Parties have to overcome the notion that public criticism from within the ranks is something negative
The recent statement by Dr David Hinds on ‘Plain Talk’ giving the APNU coalition building process and activity in parliament an ‘F’ grade might well rattle the nerves of formal political structures, but should actually be viewed as a positive indicator of a developing political culture in Guyana. It will be uncomfortable to those who espouse formal party discipline but there should be no rush to judgment on Hinds.
Only recently Ralph Ramkarran made an unexpected but commendable public critique of the performance of his party. There is precedence for this apparent political apostasy. In the past Eusi Kwayana and Moses Bhagwan were both facilitators (and victims) of speaking out. For its part, the phrase ‘new political culture’ was popularised by the WPA from the 1970s all the way up to the present, and includes a wide span of concerns in national politics including the push for constitutional change, anti-corruption, the struggle for inter-ethnic solidarity, and the promptings for civil public discourse and the ever present hope for a government of national unity.
Yet the ambit of ‘new’ in political culture has its failings. No political party in Guyana has consistently or successfully united the issue of women’s rights to political practice in an organic way. Andaiye and other women have publicly and consistently made the point that women’s rights are central to the transformation of political and social life in Guyana or elsewhere. The other area in which political culture has never been fully addressed is the relationship of inter-personal relations, party rules and public politics. While I do not concur with Dr Hinds’ grade allocation for the APNU (in my opinion the reaction of the state to the parliamentary and public activity of the opposition in parliament demonstrates that separately and in alliance with each other, they did manage to frustrate aspects of the government’s monopoly, but the measurement of success and failure in parliament is a matter for another deliberation), the overall thrust of his very public statement unwittingly brings a test for the relationship between political culture and coalition or intra-party politics. In other terms, parties and their leadership have to overcome the notion that public criticism of political party practice from within the ranks is a negative. Guyana desperately needs a crash course in civil discourse. But civil discourse should not mean reliance on hushed conversation or backroom coalition building.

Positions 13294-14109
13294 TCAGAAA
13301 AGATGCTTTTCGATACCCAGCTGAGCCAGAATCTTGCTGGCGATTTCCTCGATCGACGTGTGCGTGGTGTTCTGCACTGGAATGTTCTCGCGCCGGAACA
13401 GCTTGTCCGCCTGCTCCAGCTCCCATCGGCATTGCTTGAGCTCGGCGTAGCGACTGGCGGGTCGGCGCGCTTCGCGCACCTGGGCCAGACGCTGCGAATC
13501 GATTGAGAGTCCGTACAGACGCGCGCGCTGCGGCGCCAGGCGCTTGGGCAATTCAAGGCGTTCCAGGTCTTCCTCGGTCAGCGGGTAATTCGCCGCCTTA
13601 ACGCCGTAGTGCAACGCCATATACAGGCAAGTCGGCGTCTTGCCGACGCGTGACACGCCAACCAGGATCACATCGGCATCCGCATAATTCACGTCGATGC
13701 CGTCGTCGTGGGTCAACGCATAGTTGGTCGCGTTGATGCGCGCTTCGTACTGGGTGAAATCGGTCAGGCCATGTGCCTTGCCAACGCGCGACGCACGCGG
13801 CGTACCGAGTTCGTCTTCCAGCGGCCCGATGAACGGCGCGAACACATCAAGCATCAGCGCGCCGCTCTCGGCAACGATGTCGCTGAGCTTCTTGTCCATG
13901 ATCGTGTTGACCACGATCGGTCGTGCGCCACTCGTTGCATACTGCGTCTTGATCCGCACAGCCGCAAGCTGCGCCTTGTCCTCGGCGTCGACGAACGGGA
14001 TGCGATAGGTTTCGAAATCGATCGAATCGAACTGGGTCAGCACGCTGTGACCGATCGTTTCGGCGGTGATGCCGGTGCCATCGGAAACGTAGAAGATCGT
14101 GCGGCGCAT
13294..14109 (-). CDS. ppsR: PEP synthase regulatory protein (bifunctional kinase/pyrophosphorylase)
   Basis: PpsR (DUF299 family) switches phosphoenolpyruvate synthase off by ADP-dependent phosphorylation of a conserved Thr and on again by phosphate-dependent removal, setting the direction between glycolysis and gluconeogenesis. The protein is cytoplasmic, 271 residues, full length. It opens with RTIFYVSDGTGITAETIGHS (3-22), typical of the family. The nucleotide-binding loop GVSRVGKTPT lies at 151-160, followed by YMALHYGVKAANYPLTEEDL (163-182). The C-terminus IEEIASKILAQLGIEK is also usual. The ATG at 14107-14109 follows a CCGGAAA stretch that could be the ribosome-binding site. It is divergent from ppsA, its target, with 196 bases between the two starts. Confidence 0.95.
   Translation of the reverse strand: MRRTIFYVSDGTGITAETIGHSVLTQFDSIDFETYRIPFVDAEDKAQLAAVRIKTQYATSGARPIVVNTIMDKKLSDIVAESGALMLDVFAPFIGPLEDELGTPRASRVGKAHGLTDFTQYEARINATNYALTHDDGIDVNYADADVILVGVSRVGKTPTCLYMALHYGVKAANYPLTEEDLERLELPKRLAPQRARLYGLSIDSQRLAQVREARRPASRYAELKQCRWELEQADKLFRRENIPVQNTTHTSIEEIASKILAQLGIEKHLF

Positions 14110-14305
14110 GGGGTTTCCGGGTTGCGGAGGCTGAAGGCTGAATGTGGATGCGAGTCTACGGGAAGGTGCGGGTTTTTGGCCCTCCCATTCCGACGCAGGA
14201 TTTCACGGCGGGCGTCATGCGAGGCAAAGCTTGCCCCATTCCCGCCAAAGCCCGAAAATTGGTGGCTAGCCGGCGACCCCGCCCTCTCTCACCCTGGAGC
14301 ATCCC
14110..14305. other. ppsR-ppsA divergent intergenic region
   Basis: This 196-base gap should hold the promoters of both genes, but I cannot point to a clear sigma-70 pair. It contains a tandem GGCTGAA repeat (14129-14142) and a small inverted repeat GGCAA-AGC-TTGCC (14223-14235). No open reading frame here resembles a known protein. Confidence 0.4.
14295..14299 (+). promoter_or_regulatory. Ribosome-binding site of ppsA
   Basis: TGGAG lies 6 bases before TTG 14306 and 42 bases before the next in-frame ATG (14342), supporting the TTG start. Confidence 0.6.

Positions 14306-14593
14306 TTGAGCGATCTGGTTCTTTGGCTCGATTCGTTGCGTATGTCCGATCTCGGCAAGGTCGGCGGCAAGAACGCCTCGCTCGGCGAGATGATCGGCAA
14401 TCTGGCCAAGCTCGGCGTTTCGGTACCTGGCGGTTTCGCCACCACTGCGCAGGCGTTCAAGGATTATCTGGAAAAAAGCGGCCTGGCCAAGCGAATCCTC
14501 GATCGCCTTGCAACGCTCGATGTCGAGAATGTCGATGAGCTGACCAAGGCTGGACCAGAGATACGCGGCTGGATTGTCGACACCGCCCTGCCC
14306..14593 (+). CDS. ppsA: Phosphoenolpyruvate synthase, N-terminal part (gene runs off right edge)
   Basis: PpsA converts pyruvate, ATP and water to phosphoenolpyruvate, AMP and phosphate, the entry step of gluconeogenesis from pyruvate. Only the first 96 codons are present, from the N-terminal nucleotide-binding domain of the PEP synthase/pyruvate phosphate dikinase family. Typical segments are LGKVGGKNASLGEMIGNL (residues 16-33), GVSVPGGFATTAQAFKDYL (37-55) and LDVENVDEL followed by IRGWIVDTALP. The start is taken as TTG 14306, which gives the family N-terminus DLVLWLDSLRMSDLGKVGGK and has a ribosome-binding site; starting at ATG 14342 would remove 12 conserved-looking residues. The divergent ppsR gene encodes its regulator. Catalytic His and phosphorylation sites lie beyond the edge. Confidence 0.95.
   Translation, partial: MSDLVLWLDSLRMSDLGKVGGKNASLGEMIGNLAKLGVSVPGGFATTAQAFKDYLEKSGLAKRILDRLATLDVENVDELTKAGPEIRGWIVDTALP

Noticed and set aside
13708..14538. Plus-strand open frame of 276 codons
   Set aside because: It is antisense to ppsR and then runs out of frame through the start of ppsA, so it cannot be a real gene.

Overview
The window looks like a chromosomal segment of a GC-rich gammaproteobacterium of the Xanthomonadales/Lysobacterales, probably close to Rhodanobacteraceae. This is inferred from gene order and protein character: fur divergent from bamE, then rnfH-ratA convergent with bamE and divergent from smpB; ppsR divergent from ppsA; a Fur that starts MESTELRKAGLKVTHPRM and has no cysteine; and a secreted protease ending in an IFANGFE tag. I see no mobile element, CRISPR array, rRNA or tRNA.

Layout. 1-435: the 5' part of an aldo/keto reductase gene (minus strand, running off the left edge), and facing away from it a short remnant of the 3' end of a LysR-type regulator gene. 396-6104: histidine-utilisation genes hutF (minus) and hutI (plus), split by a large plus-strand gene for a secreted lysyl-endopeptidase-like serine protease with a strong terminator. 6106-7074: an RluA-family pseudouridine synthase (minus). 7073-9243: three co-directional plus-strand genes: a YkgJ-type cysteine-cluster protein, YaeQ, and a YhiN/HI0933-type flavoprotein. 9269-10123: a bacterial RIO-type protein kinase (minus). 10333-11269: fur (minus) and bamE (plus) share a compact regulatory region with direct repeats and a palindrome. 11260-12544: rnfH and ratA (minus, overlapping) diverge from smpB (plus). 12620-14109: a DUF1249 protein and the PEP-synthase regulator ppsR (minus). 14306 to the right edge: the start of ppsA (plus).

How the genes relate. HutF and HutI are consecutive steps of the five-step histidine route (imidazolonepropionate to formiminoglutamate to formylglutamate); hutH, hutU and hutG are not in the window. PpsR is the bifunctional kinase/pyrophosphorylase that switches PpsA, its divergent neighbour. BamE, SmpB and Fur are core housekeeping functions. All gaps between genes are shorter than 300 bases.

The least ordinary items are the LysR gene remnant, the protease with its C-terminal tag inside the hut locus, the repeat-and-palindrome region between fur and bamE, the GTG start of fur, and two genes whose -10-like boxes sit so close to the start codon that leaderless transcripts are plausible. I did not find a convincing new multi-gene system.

The latter has its place but has consistently failed the Guyanese political process even prior to independence. The state of the country requires loud resounding shouts to wake it up. Dr Hinds and Mr Ramkarran before him have overcome a taboo that takes the national debate beyond fixed notions of inter-party coalition and discipline.